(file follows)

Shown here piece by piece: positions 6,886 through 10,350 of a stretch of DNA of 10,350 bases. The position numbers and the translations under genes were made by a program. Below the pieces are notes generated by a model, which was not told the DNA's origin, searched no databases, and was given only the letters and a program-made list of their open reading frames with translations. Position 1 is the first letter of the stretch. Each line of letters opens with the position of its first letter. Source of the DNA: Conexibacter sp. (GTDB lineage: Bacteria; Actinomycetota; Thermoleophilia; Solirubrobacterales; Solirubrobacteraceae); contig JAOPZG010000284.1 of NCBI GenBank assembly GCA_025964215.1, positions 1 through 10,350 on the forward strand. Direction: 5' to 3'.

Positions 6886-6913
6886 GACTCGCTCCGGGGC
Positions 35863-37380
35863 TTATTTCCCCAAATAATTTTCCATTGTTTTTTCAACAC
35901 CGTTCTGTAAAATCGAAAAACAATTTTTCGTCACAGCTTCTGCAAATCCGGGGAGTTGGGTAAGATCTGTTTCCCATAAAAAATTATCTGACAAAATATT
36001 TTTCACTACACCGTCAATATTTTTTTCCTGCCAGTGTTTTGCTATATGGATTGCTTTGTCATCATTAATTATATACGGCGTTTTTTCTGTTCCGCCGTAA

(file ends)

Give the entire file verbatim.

Shown here piece by piece: positions 6,886 through 10,350 of a stretch of DNA of 10,350 bases. The position numbers and the translations under genes were made by a program. Below the pieces are notes generated by a model, which was not told the DNA's origin, searched no databases, and was given only the letters and a program-made list of their open reading frames with translations. Position 1 is the first letter of the stretch. Each line of letters opens with the position of its first letter. Source of the DNA: Conexibacter sp. (GTDB lineage: Bacteria; Actinomycetota; Thermoleophilia; Solirubrobacterales; Solirubrobacteraceae); contig JAOPZG010000284.1 of NCBI GenBank assembly GCA_025964215.1, positions 1 through 10,350 on the forward strand. Direction: 5' to 3'.

Positions 6886-6913
6886 GACTCGCTCCGGGGC
Positions 35863-37380
35863 TTATTTCCCCAAATAATTTTCCATTGTTTTTTCAACAC
35901 CGTTCTGTAAAATCGAAAAACAATTTTTCGTCACAGCTTCTGCAAATCCGGGGAGTTGGGTAAGATCTGTTTCCCATAAAAAATTATCTGACAAAATATT
36001 TTTCACTACACCGTCAATATTTTTTTCCTGCCAGTGTTTTGCTATATGGATTGCTTTGTCATCATTAATTATATACGGCGTTTTTTCTGTTCCGCCGTAA